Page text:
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Source: Networking Bible by Barrie Sosinsky (2009)

Example:

There is a considerable amount of product information in this book, and I’ve tried very hard to make this information both accurate and up to date. Unfortunately, product information ages faster than any one of use would like, and many times in the course of writing this book, I’ve encountered products and companies I’ve known that are no longer with us.

Particularly, I don't understand this: any one of use. Is he talking about people? People of use?

Just dawned on me. Could it possibly be a typographical error? Sounds like it should be "us" instead of "use".

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    I agree with your guess. I have just checked. The typo is really in the book. – Damkerng T. Apr 25 '16 at 2:47
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    Yeah, looks like a typo. It DOES have an alternate meaning (that any person of use to the author would like), but that meaning makes no sense in this context – Alex K Apr 25 '16 at 6:41
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    I'm 99% sure it's a typo, as you guessed. "any one of us" makes a lot more sense than "any one of use". – stangdon Apr 25 '16 at 15:46
  • That's a typo. I would bet my (small amount of) reputation on it. – ostrichofevil Apr 27 '16 at 21:56
  • You are welcome to post it as an answer to your own question (that is acceptable here). – laugh Apr 28 '16 at 20:55
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The comments on the question are likely correct in saying that it is a typographical error in the book itself, however, there is another possibility given the text's tone is a little informal:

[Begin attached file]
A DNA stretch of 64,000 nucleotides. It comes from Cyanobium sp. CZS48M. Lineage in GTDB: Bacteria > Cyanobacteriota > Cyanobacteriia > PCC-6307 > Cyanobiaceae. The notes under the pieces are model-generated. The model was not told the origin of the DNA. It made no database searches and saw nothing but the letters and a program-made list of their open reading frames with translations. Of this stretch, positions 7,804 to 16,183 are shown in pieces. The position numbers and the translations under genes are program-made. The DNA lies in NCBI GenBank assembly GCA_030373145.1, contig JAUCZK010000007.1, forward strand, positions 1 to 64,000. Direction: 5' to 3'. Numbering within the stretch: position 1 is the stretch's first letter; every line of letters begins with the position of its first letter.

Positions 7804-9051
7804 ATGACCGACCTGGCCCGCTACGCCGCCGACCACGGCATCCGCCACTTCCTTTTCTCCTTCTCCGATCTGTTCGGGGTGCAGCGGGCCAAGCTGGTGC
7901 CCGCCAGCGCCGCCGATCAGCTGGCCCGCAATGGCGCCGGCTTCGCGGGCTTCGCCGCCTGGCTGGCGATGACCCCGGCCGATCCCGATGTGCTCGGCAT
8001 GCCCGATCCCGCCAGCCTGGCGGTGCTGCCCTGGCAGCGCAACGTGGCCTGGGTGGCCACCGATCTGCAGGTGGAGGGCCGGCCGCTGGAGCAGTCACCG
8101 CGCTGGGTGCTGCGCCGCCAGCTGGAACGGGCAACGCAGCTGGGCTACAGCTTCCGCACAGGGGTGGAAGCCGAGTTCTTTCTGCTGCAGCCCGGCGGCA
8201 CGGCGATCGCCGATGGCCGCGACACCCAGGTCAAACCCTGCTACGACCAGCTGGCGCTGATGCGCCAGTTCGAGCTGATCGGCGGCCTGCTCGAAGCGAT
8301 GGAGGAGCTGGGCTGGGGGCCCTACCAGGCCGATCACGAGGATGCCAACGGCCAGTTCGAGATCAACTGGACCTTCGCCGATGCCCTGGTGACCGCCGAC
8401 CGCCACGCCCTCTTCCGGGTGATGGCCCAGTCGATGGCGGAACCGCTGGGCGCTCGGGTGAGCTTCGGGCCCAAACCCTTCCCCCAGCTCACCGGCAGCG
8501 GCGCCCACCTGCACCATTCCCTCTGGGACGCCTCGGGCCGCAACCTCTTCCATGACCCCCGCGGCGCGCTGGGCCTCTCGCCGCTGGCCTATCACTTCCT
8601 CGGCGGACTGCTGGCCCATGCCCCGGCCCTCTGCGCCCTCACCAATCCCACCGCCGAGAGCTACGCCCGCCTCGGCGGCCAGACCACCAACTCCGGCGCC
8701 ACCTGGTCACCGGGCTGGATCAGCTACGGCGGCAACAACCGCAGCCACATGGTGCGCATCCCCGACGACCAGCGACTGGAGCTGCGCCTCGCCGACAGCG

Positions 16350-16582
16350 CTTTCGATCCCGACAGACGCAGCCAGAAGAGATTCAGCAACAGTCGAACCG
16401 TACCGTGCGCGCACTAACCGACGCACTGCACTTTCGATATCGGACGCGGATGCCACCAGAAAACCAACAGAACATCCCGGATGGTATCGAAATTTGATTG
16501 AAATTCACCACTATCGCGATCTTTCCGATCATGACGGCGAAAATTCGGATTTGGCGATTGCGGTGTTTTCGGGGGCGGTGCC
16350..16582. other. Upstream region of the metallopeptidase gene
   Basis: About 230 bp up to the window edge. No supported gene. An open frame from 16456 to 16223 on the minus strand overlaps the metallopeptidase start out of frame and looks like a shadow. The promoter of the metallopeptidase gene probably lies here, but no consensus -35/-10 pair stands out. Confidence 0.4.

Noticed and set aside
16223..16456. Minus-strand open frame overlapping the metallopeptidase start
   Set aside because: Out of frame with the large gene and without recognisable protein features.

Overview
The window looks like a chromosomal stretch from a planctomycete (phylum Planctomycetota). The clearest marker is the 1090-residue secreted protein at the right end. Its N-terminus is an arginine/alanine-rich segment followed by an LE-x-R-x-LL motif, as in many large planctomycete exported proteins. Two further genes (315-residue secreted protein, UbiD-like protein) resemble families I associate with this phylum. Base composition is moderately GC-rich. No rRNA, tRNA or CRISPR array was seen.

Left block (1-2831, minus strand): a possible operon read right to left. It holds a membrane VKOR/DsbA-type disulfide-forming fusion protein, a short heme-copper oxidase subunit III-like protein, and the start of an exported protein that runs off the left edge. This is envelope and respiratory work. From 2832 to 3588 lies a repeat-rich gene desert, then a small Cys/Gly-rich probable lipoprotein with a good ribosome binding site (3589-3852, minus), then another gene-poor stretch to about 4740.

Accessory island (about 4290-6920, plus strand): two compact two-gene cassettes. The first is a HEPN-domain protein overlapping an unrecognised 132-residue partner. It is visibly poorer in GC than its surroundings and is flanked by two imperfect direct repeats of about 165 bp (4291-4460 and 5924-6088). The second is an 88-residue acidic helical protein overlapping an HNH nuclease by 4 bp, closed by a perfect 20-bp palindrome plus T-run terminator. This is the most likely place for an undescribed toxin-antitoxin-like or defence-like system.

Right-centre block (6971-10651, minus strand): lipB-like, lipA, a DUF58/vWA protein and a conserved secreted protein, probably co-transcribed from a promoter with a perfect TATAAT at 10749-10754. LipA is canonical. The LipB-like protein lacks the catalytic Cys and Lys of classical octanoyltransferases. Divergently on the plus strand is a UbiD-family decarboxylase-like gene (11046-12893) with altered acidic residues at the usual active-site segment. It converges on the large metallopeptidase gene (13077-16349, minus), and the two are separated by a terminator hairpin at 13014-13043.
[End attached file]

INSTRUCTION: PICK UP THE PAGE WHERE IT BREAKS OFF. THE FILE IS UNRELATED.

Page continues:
It may be that 'use' is a misspelling of a colloquial Australian/Irish/American term 'youse' meaning 'you'. Which is a cry for a plural of you using an 's' sound at the end!

See the following excerpt from the Australian Macquarie Dictionary below (bold is mine):

It is interesting to look at the history of youse. It seems to derive from Irish English and from there makes its way into both Australian and American English. Perhaps we inherit colonial attitudes towards the Irish which might explain the fierce resistance that this word encounters.

It is responding to an instinctively felt linguistic need. We used to distinguish singular from plural in our pronouns. We used to say thou for the singular and you for the plural, but thou was thought to be too intimate to be used by someone of lowly status addressing someone of higher status and in these circumstances a respectful you was used. So we distorted the grammar and arrived at a polite solution, but this was not without cost because there are situations where it is impossible, just from the words, to tell whether the you in question is one person or a group of people which is why we have created such constructions as you all or in American-speak, y'all, and you lot to give us a plural form. The Irish took the pronoun you and added -s to make a plural.

We do not think that youse will ever achieve linguistic respectability but we should understand where it is coming from, and we should certainly include it in the dictionary with the appropriate usage notes and language labels. Too often the people who are outraged by its inclusion react to the headword on the page without reading the whole entry.

See: https://www.macquariedictionary.com.au/news/view/editor/article/164/

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